It’s pumpkin season and people are asking…
Can we eat these big pumpkins?
Yes! You can eat the seeds and the flesh of big pumpkins as long as they haven’t been carved and sitting around. Those big pumpkins may not be as sweet as the smaller “sugar pumpkins” or “pie pumpkins”, but you can still use them for everything from roasted veggies to oatmeal, to soups, loaves and pies. Pumpkins are an excellent source of fiber, vitamin A (in the form of beta-carotene, an important antioxidant), vitamin C and potassium.
Can I eat these Jack ‘o Lanterns?
No! Once you carve ‘em, don’t eat ‘em! Within 2 hours of being carved their bacterial load may be too dangerous to eat. Don’t take the chance. And besides, think of all the soot that’s been deposited by those candles flickering on the inside of those pumpkins.
Instead, consider buying an extra pumpkin just for eating or try decorating your pumpkins without carving, so you can use them as decoration and as food! Decorate your pumpkins with string, gauze, pipe cleaners, craft paint, markers, felt pieces, nuts and bolts, buttons, duct tape, Mr.Potato head pieces or other odds and sods you have lying around the house.
One pumpkin will go a long way in making all those delicious pumpkin recipes we’ve come to love.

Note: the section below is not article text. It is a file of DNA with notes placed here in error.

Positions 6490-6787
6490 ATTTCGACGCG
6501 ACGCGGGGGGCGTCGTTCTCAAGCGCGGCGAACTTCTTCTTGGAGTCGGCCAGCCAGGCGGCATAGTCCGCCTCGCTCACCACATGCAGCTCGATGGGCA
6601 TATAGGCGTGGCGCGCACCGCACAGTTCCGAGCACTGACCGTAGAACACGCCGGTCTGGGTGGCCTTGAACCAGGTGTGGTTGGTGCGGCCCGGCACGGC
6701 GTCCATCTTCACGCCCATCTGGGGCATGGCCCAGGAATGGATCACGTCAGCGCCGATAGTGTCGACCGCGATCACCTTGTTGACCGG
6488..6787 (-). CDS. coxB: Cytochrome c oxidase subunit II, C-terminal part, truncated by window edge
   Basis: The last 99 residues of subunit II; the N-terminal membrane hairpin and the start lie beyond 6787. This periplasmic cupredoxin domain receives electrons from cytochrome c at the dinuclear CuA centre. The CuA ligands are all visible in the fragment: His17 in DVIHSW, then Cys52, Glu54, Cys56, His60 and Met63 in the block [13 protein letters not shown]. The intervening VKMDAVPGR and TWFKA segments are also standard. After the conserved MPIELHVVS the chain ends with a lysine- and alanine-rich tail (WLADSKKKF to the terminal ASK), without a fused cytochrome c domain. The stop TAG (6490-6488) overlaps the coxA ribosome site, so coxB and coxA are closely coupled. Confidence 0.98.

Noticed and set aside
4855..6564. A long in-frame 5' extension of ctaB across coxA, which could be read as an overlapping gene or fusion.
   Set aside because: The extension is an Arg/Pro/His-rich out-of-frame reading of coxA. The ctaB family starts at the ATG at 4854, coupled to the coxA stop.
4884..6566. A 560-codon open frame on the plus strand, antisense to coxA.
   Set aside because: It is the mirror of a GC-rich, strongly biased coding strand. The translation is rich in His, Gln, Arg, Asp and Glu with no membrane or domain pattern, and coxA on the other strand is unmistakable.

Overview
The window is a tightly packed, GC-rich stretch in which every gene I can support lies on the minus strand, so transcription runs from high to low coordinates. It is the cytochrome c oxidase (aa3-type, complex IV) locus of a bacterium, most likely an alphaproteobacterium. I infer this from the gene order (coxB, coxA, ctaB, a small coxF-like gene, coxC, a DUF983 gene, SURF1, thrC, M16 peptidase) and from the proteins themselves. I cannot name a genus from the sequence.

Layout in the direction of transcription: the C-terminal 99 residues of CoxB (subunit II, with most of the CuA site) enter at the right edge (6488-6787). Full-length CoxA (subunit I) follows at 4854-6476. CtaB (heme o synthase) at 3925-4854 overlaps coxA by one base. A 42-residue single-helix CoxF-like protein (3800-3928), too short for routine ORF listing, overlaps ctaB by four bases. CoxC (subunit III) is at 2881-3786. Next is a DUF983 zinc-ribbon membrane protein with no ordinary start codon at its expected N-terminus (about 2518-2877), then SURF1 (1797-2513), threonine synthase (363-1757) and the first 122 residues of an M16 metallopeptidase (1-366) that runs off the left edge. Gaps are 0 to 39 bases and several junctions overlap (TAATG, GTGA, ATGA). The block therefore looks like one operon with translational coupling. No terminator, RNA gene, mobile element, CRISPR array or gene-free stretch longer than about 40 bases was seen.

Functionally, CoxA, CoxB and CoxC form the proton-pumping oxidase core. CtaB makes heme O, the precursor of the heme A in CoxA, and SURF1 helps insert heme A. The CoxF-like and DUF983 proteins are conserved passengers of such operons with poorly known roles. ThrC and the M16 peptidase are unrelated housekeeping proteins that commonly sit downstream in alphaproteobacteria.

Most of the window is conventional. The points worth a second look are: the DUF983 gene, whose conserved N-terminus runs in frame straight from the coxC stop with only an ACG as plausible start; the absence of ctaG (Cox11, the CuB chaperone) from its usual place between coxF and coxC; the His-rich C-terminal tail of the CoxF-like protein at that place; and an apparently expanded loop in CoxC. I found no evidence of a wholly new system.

Not sure how to make homemade pumpkin puree from a pumpkin, check out these links:
How to Make and Freeze Pumpkin Puree
Pumpkins, More than Just Decorations
Storing Pumpkins and Other Winter Vegetables
How to Cook Winter Squash and Pumpkins
Winter Squash Recipe Collection
Getty Stewart is an engaging speaker and writer providing tasty recipes, time-saving tips, and helpful kitchen ideas. She is a Professional Home Economist, author of Manitoba’s best-selling Prairie Fruit Cookbook, Founder of Fruit Share, mom and veggie gardener. For more articles, recipes and tips on Making Home Cooking Easy and Enjoyable visit her blog at www.gettystewart.com.
Funding for this article provided by the Canadian Home Economics Foundation.